Resilient Wetlands for a Sustainable and Secured Future

Protected and resorted wetlands and watersheds support a more sustainable, healthy, equitable environment for local communities and ecosystem services. In Ethiopia, wetlands cover nearly 2 per cent of the total land area of the country. They are one of the most productive ecosystems which perform multiple functions that maintain ecological integrity and balance the water flows in the drought-prone and pastoral rift valley sub-region of Ethiopia. Despite this recognition, lack of awareness and regulatory frameworks, unsustainable practices from unregulated and excessive abstraction of water and pollution from international flower companies, unabated degradation of land and watersheds, and encroachments by settlers, farms and animals have accelerated the degradation and loss of these critical wetland resources. What's the way forward?

Control and Removal of Invasive Cyprinoid Species Within Western Australian Waterways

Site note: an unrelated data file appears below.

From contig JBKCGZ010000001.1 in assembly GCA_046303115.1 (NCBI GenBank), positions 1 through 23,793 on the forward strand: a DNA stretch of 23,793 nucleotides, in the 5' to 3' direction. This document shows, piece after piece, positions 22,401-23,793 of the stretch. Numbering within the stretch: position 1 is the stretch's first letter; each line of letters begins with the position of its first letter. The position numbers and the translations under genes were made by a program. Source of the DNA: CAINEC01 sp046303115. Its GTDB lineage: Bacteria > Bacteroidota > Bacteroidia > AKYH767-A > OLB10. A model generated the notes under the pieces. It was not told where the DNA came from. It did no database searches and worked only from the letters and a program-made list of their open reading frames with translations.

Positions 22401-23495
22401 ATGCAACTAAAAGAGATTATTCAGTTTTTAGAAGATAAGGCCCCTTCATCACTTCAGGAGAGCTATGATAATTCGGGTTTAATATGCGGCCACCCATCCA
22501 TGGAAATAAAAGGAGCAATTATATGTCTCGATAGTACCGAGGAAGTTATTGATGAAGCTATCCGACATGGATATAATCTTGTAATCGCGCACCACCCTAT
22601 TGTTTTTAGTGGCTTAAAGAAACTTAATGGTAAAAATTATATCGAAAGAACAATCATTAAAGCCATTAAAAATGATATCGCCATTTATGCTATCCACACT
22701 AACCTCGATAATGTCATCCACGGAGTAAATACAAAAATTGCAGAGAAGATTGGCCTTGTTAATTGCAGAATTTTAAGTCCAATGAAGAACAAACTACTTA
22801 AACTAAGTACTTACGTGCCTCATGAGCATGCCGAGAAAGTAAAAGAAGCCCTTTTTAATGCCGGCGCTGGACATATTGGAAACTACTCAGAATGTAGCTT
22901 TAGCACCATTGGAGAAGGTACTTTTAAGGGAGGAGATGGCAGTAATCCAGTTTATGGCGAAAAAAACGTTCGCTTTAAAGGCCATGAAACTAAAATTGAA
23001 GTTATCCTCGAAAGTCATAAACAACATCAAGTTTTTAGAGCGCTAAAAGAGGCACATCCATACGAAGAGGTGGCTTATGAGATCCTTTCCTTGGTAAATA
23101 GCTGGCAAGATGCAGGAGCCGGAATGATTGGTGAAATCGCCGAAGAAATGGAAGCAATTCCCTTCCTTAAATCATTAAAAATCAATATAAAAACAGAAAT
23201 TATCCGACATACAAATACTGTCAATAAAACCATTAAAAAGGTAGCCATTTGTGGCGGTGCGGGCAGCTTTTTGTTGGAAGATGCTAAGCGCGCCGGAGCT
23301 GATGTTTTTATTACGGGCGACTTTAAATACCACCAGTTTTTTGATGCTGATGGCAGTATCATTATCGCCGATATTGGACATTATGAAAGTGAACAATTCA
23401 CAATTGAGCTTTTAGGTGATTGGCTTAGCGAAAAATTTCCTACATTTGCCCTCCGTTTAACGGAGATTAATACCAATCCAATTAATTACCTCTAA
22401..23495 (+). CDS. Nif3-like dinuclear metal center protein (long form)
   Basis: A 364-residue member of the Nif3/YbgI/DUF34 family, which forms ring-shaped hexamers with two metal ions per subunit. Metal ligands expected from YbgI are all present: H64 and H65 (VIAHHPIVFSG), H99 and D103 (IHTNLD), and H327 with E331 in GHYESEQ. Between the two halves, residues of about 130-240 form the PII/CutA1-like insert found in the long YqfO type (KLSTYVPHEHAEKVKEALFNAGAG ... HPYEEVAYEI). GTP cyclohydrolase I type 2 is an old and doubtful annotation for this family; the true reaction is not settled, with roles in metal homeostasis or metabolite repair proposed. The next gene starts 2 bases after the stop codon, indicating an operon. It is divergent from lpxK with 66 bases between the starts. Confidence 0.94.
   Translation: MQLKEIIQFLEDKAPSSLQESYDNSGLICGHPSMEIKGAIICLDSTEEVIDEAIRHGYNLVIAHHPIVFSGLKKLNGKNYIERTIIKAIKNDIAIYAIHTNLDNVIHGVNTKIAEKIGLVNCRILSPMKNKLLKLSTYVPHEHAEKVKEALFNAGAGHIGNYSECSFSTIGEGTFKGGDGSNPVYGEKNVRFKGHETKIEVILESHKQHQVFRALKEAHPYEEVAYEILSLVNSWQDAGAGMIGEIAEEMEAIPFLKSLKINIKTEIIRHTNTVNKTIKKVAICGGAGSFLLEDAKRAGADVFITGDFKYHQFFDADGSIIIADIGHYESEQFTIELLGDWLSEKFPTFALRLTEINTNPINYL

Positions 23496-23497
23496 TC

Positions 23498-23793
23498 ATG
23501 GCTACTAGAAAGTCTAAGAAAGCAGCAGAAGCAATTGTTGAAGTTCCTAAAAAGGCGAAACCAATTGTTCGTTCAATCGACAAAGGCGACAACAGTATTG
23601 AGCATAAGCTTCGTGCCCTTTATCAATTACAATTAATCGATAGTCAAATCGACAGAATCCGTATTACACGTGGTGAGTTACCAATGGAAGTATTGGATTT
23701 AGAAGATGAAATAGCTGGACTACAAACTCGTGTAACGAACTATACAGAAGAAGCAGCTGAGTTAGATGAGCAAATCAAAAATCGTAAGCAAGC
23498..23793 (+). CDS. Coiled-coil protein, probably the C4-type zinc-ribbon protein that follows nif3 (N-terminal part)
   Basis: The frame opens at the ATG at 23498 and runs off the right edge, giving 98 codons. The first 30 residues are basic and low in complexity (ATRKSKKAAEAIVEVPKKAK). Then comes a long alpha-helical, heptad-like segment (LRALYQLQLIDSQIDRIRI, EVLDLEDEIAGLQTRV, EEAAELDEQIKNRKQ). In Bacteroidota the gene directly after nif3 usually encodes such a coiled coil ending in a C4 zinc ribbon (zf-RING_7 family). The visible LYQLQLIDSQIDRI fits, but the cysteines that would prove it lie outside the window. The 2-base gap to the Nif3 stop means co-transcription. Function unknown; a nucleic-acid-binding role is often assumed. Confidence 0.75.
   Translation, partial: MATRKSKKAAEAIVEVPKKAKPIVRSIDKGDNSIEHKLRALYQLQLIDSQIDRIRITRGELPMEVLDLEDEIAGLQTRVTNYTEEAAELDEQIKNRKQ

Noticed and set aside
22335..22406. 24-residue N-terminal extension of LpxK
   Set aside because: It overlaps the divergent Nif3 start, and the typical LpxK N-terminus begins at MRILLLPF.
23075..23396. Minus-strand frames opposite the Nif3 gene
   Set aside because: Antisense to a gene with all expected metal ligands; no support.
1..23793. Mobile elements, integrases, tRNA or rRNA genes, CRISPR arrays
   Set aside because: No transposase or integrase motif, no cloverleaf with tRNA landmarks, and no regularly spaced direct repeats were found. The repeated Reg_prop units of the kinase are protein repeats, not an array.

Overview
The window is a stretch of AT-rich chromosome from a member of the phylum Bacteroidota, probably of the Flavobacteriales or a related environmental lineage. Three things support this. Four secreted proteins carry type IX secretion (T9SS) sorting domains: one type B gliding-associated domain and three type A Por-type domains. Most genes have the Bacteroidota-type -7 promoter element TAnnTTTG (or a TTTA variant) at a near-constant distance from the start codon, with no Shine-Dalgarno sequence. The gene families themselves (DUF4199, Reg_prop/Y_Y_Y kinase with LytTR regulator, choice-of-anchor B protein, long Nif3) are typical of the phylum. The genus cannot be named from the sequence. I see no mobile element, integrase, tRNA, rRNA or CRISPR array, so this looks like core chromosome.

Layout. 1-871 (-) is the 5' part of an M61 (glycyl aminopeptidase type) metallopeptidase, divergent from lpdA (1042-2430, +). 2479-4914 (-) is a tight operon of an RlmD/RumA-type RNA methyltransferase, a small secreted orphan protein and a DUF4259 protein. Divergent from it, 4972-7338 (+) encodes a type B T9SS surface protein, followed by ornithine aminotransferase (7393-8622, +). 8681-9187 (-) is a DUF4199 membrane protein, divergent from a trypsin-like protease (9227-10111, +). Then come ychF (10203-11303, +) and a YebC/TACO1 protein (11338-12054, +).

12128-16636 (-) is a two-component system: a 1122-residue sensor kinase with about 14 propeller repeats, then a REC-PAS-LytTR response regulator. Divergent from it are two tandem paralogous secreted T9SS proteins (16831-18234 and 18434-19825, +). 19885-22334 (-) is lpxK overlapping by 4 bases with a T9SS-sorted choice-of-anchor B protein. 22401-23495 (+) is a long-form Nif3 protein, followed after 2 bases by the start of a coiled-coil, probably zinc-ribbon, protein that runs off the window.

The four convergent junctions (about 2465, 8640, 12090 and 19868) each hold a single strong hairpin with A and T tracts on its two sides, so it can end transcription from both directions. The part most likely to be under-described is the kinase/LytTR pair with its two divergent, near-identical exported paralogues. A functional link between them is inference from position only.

Many Western Australian wetlands and rivers have been severely affected by large-bodied pest fish species, such as koi-carp and goldfish. Noxious fish can have devastating impacts on the water quality, vegetation and native fish populations of our precious wetland ecosystems. WRM (part of SLR) have trialled and utilised state-of-the-art pod traps in multiple wetlands around the Perth metropolitan area, as part of an integrated method to remove invasive fish species and increase the health of these wetlands.

Expert Presentations

Biodiversity, threats and solutions for the sustainability of fish and crayfish in south-west wetlands